Despite a weak economy and post-Enron pressures on its consulting business, Deloitte Touche Tohmatsu (DTT) reported net worldwide revenue growth of 1% for the fiscal year ending May 31, 2002. Revenues in services other than consulting grew 4.5%.Deloitte's major milestones and achievements for the year include:The successful return after 11 months of more than 3,000 partners and staff to the U.S.
by AccountingWeb on Nov 07, 2002
By, Robert Half Management ServicesIn the business world, a company's survival depends on its ability to keep evolving. The most successful firms understand they must continually adapt to changing circumstances and find new ways to satisfy their customers. But change is rarely something that's easy for organizations or individuals. Your ability to manage a variety of business transformations, from mergers and acquisitions to downsizings and new leadership, is critical to long-term prosperity.
by AccountingWeb on Nov 05, 2002
Excerpted from: Building Entrepreneurial People by Allan S. Boress, CPA, CFEIntroductionNew business is the lifeblood of every CPA firm. Some firms today are being forced to merge with other firms, are being bought out under less than desirable circumstances, or are slowly going out of business before the partners' eyes because not enough new clients and new work are coming in.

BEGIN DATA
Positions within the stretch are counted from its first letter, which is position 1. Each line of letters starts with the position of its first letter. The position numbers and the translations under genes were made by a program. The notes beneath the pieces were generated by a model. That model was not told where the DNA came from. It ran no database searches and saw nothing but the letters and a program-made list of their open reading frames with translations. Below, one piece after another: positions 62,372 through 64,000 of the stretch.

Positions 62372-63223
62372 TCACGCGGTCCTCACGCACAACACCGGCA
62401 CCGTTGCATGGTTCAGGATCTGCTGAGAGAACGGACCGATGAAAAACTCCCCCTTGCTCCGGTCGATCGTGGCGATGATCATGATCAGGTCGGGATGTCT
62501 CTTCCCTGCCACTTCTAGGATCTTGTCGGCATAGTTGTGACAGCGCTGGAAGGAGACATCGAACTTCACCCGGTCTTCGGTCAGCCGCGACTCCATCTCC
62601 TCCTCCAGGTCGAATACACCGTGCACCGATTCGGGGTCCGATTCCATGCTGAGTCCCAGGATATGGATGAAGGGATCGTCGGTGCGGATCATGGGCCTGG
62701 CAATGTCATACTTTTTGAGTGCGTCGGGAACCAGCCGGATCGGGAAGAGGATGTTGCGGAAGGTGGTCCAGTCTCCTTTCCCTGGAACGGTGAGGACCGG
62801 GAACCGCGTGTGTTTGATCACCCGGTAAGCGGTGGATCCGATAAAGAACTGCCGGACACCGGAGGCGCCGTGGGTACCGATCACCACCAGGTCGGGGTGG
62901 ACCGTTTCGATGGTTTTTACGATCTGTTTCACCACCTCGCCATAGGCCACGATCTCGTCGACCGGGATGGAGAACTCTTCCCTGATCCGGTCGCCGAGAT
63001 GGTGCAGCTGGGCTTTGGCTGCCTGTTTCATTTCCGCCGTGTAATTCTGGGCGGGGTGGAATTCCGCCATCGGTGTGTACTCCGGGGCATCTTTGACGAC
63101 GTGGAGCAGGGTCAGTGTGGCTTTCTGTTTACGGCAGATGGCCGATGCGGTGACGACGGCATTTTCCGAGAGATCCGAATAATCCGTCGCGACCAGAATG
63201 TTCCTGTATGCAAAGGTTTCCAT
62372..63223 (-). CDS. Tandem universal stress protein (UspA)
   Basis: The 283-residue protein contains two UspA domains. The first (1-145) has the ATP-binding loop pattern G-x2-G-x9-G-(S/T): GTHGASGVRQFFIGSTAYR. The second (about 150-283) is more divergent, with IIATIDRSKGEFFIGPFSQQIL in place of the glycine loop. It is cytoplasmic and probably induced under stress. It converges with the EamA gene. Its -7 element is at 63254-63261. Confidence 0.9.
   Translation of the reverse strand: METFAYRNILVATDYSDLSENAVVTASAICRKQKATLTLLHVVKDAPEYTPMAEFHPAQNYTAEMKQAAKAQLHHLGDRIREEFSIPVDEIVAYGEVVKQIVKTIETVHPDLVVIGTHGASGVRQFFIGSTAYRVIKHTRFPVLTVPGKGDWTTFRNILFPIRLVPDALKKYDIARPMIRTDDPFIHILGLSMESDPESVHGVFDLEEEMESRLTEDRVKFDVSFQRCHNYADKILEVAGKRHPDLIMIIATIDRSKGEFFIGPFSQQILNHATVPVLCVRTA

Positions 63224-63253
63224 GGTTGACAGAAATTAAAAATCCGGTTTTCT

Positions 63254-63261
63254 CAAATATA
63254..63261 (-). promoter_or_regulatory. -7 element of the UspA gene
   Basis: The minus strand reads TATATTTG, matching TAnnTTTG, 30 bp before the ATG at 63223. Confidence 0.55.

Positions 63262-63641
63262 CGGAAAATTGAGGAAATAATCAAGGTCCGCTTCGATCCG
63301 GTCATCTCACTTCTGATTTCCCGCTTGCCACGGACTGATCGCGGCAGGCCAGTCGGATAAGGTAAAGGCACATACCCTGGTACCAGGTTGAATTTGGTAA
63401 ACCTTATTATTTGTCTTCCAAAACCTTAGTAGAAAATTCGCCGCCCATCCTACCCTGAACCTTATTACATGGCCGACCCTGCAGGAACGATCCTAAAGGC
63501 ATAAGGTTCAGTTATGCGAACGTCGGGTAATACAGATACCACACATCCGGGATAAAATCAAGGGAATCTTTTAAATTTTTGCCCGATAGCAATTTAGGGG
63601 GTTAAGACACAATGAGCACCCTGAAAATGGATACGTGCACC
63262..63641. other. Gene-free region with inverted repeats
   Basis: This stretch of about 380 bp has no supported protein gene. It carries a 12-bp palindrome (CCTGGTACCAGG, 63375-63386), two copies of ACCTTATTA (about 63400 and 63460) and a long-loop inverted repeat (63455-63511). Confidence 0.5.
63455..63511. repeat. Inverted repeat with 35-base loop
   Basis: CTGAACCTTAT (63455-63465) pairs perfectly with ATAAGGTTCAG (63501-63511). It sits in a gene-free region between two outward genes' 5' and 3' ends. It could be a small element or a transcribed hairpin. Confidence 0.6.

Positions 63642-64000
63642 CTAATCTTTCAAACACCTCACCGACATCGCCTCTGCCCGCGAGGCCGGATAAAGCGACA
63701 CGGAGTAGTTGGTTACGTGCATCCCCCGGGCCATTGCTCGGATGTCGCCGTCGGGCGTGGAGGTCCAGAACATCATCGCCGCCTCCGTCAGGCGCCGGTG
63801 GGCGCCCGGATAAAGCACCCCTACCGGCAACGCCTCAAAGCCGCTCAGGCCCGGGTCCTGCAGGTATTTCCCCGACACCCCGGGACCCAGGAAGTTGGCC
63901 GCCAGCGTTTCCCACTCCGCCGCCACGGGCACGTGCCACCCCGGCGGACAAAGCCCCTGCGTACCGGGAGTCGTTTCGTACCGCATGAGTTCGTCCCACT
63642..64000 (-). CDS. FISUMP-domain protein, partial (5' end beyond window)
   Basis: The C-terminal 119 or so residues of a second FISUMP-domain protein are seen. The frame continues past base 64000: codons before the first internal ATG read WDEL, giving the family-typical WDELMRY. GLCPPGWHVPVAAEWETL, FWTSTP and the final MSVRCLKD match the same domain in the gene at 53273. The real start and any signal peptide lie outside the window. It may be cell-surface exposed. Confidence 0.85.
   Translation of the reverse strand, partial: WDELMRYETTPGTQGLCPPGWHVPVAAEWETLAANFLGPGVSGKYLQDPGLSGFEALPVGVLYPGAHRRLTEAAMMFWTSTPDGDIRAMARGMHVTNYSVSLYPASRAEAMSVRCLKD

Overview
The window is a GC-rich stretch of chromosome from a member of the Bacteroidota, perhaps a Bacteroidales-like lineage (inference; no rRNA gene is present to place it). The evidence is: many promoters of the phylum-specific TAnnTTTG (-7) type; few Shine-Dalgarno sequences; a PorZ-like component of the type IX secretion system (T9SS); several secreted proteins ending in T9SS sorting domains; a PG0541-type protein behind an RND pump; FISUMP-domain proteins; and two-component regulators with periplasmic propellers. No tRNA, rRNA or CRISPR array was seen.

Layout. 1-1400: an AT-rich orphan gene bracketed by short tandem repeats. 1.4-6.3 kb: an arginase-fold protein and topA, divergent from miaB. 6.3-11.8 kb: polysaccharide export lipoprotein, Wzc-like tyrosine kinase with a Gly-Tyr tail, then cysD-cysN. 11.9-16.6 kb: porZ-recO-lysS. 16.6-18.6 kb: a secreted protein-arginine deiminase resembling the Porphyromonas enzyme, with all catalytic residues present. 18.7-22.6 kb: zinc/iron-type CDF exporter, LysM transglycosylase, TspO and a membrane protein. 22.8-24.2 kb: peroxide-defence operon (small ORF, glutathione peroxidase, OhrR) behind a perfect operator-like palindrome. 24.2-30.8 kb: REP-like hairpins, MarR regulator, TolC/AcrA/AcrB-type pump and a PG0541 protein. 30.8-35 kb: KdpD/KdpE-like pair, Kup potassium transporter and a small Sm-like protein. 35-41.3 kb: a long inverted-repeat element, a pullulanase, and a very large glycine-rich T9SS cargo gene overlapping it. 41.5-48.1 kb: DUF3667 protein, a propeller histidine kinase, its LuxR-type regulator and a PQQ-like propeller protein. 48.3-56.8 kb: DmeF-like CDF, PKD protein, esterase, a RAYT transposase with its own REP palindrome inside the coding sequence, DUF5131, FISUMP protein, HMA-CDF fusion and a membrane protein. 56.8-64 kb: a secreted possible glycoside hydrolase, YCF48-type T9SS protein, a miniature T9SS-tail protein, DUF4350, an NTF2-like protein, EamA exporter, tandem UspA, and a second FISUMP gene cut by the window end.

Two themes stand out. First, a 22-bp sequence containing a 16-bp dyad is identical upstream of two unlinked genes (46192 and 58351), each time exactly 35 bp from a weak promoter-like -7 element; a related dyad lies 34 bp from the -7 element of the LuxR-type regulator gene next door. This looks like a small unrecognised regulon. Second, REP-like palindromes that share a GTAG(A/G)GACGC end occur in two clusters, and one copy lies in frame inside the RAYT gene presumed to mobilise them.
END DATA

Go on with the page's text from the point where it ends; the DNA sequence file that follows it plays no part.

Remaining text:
by AccountingWeb on Oct 29, 2002
London-based Baker Tilly International, a network of independent accounting and business services firms, is aggressively
by AccountingWeb on Oct 28, 2002
After placing last in American Lawyer's ranking of law firms based on a survey of attorneys who had not yet made partner, Clifford Chance asked its staff the reasons for their discontent. Almost all the reasons could easily apply to accounting as well as law firms. The key gripes:A 2,420 billable hour requirement. Associates felt they had to bill at least 2,420 hours a year in order to receive a bonus.
by AccountingWeb on Oct 24, 2002
Ground-breaking new state legislation will soon require certain corporations doing business in California to disclose more information, including the names of their independent auditors. The information will be made available for public viewing by the end of 2004 through an online system.
by AccountingWeb on Oct 18, 2002
By, Keith Rosen If you can eliminate communication breakdowns between your clients and yourself, the result will be more sales with less headaches. Breakdowns occur because no one took the time to check if what was communicated was understood by the people engaged in the conversation. Here are four easy steps that will assist you in getting clear with your client's wants, needs and expectations. 1. Ask a Question: Assume you have no idea what the client really wants. The only way to uncover their needs is to first ask questions.
by AccountingWeb on Oct 17, 2002
The U.S. Securities and Exchange Commission unanimously agreed to issue for public comment proposed rules that would implement recent legislative reforms enacted in response to accounting scandals. The proposed rules will require public companies to report on their internal controls, codes of ethics, and the financial expertise of their audit committees.